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Opening blocked arteries not always good idea

In a surprise finding, heart attack survivors with mild or no symptoms who wait three days or more to seek medical help will not benefit from widely used procedures to open clogged arteries, U.S. researchers said.
/ Source: Reuters

In a surprise finding, heart attack survivors with mild or no symptoms who wait three days or more to seek medical help will not benefit from widely used procedures to open clogged arteries, U.S. researchers said Tuesday.

Artery-clearing procedures called angioplasties are recommended for almost all heart attack patients with completely blocked arteries who seek treatment within the first 12 hours of a heart attack.

The early treatment restores blood flow to the heart, preserving the heart muscle and reducing the risks of death and heart failure, a chronic condition in which the heart pumps blood less efficiently. But about 30 percent of acute heart attack patients arrive at the hospital after the 12-hour treatment window has closed.

Many doctors had assumed some benefit would extend to patients who sought help beyond the treatment window.

Researchers, writing in the New England Journal of Medicine, said surgically restoring blood flow after three days was no better than standard drug therapy at reducing the risk of death, a second heart attack or heart failure.

“It’s not what I expected. We had expected a 25 percent reduction in events with angioplasty,” said the study’s lead author, Dr. Judith Hochman of New York University School of Medicine. “There is absolutely no benefit.”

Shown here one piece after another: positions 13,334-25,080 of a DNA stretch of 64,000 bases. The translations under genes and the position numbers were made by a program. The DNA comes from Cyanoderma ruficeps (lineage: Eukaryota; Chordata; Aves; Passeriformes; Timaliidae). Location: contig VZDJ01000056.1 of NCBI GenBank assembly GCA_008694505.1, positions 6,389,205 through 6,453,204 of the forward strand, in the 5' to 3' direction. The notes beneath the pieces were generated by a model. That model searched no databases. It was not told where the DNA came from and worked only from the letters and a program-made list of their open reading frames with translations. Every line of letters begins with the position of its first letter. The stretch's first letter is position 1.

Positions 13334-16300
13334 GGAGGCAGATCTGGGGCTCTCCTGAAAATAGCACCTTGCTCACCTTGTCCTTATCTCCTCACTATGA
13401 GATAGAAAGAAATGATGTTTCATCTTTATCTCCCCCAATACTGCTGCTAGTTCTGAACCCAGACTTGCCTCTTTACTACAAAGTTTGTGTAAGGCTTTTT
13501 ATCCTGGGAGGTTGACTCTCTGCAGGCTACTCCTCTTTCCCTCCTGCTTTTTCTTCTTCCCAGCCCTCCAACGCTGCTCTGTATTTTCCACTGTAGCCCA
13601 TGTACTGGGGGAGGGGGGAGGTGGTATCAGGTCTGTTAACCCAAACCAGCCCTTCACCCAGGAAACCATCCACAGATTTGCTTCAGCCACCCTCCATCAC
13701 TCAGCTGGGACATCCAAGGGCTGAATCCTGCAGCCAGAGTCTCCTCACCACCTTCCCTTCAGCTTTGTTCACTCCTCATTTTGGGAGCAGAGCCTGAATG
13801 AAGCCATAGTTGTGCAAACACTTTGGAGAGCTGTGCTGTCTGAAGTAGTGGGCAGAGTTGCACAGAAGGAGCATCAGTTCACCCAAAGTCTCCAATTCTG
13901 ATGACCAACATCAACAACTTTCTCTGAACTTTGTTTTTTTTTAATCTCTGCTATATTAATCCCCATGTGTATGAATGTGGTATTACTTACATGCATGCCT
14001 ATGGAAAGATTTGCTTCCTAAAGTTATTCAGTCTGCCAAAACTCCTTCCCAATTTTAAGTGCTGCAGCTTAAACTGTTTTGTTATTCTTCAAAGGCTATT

The finding applies only to stable heart attack survivors who wait too long to seek treatment, a group that represents some 100,000 patients per year in the United States.

Hochman said the research underscores the need for patients to seek treatment early for a heart attack.

“This is disappointing but on the other hand, it shows how good medical therapy has gotten,” she said. “Beta-blockers, ACE inhibitors, statins, aspirin -- these are critical life-saving medicines.”

The four-year study involved 2,166 stable heart attack survivors on five continents. Patients were randomly assigned by computer to receive medical therapy alone or medical therapy plus balloon angioplasty and stenting.

The procedure involves fishing a catheter through the artery, inflating a balloon in the blocked vessel and inserting a tiny, wire-mesh tube or stent to keep the artery open.

The study found no statistically significant difference between the two groups in the occurrence of death, heart attacks or heart failure in up to five years of followup.

The study, dubbed TOSCA-2 and published in the journal Circulation, originally started as an independent trial funded by the National Institutes of Health and was later merged with the larger trial, known as OAT.

The TOSCA-2 study looked at 381 Canadian and international patients who were treated with either drugs or angioplasty to see how long their arteries stayed open and whether angioplasty helped improve the heart’s pumping efficiency.

It found that 83 percent of arteries stayed open in patients treated with angioplasty, compared with only 25 percent in the medication group, but the treatment did not improve the heart’s pumping ability.

Both studies are being presented at the annual scientific meeting of the American Heart Association in Chicago.